The Advisory Opinion: The Light Treatment of International Humanitarian Law

  title={The Advisory Opinion: The Light Treatment of International Humanitarian Law},
  author={David Kretzmer},
  journal={American Journal of International Law},
  pages={88 - 102}
  • D. Kretzmer
  • Published 1 January 2005
  • Sociology
  • American Journal of International Law
Ever since the occupation of the West Bank and Gaza began in 1967, the Supreme Court of Israel has entertained petitions challenging actions of the Israeli authorities in those territories. The Court has delivered dozens of judgments in which it addressed questions of international humanitarian law in a situation of belligerent occupation. For a long time the Supreme Court was the sole judicial actor in this sphere. While its judgments were subjected to scrutiny and criticism by academics, no…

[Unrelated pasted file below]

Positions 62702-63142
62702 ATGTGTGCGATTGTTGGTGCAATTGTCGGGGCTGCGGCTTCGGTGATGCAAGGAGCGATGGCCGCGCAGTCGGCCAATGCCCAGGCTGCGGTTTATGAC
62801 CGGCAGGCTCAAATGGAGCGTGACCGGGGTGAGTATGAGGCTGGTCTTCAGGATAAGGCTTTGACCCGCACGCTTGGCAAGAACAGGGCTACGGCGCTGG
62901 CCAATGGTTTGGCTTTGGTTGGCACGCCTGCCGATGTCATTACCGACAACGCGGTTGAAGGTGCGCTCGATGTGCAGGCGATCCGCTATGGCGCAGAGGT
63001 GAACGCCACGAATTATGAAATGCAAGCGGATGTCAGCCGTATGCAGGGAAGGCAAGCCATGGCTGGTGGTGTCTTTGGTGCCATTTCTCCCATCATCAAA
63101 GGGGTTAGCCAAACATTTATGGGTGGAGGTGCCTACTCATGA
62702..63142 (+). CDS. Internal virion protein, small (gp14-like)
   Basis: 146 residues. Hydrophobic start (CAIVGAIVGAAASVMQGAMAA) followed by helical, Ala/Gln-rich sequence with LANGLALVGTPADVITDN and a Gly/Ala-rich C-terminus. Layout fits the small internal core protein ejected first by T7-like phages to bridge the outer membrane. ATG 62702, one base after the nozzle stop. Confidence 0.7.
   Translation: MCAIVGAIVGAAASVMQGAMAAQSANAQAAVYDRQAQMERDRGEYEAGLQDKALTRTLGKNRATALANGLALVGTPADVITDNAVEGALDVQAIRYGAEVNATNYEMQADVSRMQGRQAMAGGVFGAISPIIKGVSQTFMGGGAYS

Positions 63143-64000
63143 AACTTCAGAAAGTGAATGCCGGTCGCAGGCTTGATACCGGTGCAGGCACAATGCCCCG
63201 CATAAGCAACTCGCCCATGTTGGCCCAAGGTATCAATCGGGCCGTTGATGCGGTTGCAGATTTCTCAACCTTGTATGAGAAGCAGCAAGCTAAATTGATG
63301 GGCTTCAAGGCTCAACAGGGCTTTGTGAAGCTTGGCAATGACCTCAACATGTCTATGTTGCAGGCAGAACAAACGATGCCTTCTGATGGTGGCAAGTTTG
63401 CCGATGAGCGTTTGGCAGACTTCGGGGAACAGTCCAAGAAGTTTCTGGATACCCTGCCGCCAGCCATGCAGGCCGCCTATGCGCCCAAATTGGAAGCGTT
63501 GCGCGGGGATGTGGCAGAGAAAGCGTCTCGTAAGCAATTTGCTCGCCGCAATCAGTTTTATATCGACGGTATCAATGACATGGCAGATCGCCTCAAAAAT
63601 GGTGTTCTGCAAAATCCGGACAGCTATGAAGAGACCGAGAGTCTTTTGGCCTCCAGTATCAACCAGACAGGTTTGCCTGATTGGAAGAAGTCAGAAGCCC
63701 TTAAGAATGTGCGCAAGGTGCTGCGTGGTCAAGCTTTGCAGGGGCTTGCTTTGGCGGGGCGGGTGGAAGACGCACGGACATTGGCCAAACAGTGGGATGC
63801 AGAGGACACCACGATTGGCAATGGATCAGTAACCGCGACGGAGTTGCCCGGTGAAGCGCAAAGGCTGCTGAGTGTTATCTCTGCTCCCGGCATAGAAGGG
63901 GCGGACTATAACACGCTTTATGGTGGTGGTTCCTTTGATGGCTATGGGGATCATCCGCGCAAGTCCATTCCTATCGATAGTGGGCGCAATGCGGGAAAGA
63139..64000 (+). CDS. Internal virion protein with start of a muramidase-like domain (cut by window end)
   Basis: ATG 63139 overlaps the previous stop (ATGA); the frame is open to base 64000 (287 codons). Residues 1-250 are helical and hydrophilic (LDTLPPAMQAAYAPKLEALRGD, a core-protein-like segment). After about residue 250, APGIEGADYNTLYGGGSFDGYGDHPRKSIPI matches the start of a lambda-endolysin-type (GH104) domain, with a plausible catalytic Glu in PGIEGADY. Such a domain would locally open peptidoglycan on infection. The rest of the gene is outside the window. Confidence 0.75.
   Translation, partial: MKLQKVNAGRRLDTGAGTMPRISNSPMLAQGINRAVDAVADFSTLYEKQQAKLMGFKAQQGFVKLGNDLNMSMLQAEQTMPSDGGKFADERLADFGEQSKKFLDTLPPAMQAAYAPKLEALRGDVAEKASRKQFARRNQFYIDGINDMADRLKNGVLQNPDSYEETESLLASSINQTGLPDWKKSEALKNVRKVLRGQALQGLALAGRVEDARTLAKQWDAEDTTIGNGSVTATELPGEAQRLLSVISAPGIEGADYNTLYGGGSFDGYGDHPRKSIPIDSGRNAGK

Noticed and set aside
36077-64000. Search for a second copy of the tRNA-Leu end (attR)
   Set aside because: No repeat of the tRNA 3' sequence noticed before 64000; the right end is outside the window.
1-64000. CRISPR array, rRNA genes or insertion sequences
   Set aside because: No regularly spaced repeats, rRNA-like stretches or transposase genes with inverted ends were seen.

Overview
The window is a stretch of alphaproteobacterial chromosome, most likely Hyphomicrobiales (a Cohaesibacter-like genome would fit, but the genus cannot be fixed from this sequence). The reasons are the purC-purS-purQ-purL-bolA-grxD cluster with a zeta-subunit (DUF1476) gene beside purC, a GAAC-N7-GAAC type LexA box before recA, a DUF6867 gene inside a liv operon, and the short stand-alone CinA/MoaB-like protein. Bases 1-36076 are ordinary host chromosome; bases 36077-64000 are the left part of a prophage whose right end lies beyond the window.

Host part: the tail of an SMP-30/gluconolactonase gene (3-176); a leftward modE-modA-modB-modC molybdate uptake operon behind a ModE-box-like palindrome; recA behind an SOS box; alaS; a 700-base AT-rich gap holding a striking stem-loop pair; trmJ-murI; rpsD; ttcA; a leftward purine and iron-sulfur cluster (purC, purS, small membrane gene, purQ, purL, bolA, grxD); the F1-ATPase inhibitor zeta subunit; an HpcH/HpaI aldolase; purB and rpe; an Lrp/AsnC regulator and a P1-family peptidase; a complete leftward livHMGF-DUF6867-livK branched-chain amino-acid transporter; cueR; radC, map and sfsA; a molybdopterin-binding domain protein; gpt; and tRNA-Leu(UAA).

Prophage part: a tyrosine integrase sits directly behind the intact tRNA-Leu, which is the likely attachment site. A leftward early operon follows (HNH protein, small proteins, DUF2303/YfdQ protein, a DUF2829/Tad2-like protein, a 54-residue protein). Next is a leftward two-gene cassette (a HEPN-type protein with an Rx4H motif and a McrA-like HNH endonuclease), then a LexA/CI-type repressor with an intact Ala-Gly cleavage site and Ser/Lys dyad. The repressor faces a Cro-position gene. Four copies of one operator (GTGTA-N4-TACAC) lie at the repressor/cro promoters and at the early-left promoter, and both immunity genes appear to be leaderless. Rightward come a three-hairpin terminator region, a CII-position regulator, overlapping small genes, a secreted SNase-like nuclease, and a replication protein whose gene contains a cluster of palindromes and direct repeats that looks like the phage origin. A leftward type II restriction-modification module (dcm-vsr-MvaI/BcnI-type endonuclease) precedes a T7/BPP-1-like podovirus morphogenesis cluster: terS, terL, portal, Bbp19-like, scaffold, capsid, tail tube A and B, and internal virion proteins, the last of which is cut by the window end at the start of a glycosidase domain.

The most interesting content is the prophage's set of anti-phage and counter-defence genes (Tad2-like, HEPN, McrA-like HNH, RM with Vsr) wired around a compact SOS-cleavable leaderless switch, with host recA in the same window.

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On this point, I fully endorse the analysis and opinion offered by
  • AJIL
  • 2005
at 186; Hans-Peter Gasser, Protection of Civilians
  • 1995
Graber traces the discussions on the question of requisitions and contributions that preceded adoption of the Hague Regulations and shows that the term "needs of the army of occupation
  • 1949
(stating that the term "needs of the army of occupation" was "intentionally chosen as being narrower than necessities of war or military necessities"). a ' Advisory Opinion
Fourth Geneva Convention, supra note 14
  • Art
Historical Development and Legal Basis
Int'l L. Comm'n, pt. 2, at 32, para. 27, UN Doc. A/CN.4/SER.A/1980/Add.l(Part 2). The ILC added that
  • Report of the International Law Commission on the Work of Its Thirty-second Session
Jam'iat Ascan Elma'almoon Eltha'aooniah Elmahduda Elmaoolieh v. Commander of IDF Forces
Lauterpacht claims that the quartering of soldiers in private houses may be regarded as a special kind of requisition in kind